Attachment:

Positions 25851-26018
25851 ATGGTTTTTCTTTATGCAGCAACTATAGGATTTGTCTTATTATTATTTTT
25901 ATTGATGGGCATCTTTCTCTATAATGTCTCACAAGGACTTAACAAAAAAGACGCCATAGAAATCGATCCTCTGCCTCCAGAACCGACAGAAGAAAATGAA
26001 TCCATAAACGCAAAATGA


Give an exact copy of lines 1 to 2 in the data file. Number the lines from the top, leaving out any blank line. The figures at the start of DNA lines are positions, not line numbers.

Positions 25851-26018
25851 ATGGTTTTTCTTTATGCAGCAACTATAGGATTTGTCTTATTATTATTTTT